Have you ever noticed that dogs and cats seem to be repelled by meanness and unkindness? Have you also noticed that they appear to be at ease around people who habitually practice kindness? In that way, pets can act as emotional barometers to clue us into our own and other people’s behavior.
Pets and people generally feel more happy and at ease around kind people. We notice that kind people also seem to be comfortable with life because they harbor no hostility nor wish ill-will towards people or animals. Kind people are a joy to be around simply because of their kindness.
In this blog, I’ve written often about the need for more compassion in our world, and probably will continue to do so whenever I feel it’s necessary. A part of compassion is the active behavior of kindness. Sincere kindness springs forth, spontaneously from a compassionate mindset.
To practice kindness is to practice self-improvement. People who are skilled practitioners in kindness often report that they experience it as a sort of positive feedback loop. Their desire for the friendship and happiness of others, returns in the form of friendliness and kindness from others. This is not the motivation for kindness, though. Kindness is practiced simply for the joy of being a kind person.
Many years ago, my guru taught that Loving-Kindness is the first of the Four Brahmaviharas or spiritual qualities of Mahayana Buddhism. (The other three are: Compassion, Joy with Others, and Equanimity.) He taught that Loving-Kindness is a soothing care and affection for others and oneself. It is not a romantic type of love nor an overt attachment nor desire to control others. The opposites of Loving-Kindness are Selfish-Affection and Painful Ill-Will. Loving-Kindness is the benevolent state of mind and action towards other beings.
In short, kindness is the intention for us to be affectionate, benevolent, caring, considerate, fair, friendly, and generous to all beings. The practice of kindness is daily and neverending.
This all looks like a tall order. Is kindness really a practical way of life for us to follow? I can only point to the failures of lifestyles and teachings that do not stress the importance of unconditional kindness. The sheer volume of human troubles in the world can all be tracked back to the enormous deficit of kindness in people. We can also see how happy and relaxed people who practice kindness are.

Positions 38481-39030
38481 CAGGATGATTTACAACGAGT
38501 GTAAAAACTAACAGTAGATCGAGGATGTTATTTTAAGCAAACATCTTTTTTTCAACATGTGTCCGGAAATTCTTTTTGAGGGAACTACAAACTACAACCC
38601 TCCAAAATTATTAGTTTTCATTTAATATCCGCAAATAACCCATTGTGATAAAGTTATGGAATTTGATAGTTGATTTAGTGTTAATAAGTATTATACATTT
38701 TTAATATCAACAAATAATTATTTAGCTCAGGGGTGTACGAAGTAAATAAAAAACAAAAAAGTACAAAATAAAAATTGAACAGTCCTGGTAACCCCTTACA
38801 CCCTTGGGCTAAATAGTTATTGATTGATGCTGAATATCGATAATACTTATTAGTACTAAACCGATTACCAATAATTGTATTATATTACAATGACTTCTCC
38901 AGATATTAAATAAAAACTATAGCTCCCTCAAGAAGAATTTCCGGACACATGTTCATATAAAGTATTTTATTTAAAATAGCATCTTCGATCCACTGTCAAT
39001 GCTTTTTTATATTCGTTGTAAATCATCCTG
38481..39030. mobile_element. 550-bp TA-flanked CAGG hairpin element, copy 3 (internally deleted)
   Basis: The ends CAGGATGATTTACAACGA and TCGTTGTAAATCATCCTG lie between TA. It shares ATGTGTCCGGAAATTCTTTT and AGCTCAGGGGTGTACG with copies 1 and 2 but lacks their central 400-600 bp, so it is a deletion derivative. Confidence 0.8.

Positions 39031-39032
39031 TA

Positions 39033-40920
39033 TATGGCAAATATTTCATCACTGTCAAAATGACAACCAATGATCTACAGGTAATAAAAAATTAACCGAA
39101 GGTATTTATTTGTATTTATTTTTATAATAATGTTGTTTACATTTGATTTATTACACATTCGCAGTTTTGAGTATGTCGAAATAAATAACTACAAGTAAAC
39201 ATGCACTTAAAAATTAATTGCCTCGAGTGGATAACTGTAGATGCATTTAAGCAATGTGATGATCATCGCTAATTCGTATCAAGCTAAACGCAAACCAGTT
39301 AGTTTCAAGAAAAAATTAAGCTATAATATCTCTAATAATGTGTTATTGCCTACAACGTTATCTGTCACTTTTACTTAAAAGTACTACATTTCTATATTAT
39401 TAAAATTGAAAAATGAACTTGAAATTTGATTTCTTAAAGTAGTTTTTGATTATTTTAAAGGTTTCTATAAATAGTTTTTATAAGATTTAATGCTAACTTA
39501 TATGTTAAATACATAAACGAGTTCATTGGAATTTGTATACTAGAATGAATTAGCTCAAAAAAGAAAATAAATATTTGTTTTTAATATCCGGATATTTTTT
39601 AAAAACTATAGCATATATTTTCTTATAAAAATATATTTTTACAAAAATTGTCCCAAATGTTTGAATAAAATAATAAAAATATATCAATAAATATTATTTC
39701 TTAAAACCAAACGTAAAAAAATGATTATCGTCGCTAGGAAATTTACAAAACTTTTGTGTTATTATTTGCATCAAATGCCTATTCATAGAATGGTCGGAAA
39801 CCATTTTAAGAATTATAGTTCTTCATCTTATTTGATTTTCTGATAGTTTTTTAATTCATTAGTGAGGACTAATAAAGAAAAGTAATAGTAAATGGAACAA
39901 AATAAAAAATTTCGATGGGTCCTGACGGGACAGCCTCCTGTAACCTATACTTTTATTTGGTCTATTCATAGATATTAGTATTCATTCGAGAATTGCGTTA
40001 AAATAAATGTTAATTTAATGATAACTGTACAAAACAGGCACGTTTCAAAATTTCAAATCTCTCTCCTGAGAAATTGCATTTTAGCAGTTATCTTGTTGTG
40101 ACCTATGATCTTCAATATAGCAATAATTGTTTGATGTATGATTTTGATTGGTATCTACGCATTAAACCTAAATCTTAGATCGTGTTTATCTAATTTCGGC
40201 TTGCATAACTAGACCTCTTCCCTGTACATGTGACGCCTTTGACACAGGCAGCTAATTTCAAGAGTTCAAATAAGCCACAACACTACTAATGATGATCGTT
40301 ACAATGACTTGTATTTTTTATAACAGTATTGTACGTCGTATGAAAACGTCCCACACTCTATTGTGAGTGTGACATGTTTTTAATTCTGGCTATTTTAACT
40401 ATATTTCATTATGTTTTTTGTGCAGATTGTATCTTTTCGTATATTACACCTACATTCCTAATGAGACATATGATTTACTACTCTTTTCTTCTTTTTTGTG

Kindness is the sure antidote to counter the advocacy of adversarial conflict and righteous indignation that are put forth by so many groups and institutions these days. Kindness is recognized by non-violence, friendliness, happiness and the wish for the freedoms of others. Kindness is an overarching type of love, the reason it is often called Loving-Kindness.
Kindness is ultimately the caring for one another, irrespective of all self-interest and dogmatic beliefs. My teacher explained that the object of kindness or Loving-Kindness is the act of loving without attachment. He advocated a meditation on kindness.
After settling down into a calm state of mind and contemplation, the meditation begins with visualizing warm kindness towards oneself. When that is realized, then picture kindness towards one’s family and friends. Next, direct Loving-Kindness towards your neighbors and total strangers. Finally, surround your adversaries and enemies with the vision of kind-heartedness. Before you end the meditation, mentally direct Loving-Kindness towards all sentient beings and the Planet Earth: “Whatsoever pulsates with the breath of life–the frail or strong, without exception–the long, the large, the medium-sized, the short, the thin, or the fat.”
The teacher was fond of quoting one of the Dalai Lama’s favorite simple teachings:
“Hate is never overcome by hate.
By love alone it is quelled.
This is a truth of ancient date.
Today, still unexcelled.
Avoidance of evil,
Performance of good deeds,
Purification of one’s thoughts.
This is the teaching of the Buddhas.”
The goal of the teachings is to cultivate a benevolent nature within oneself. My guru admonished our group to not simply think in a kindly manner or to just be kind. He said we need to become kind, because kindness really is the unselfish, genuine attitude of gentle friendliness and love for everyone.
I can’t think of a better lesson to learn and begin practicing, during World Kindness Week.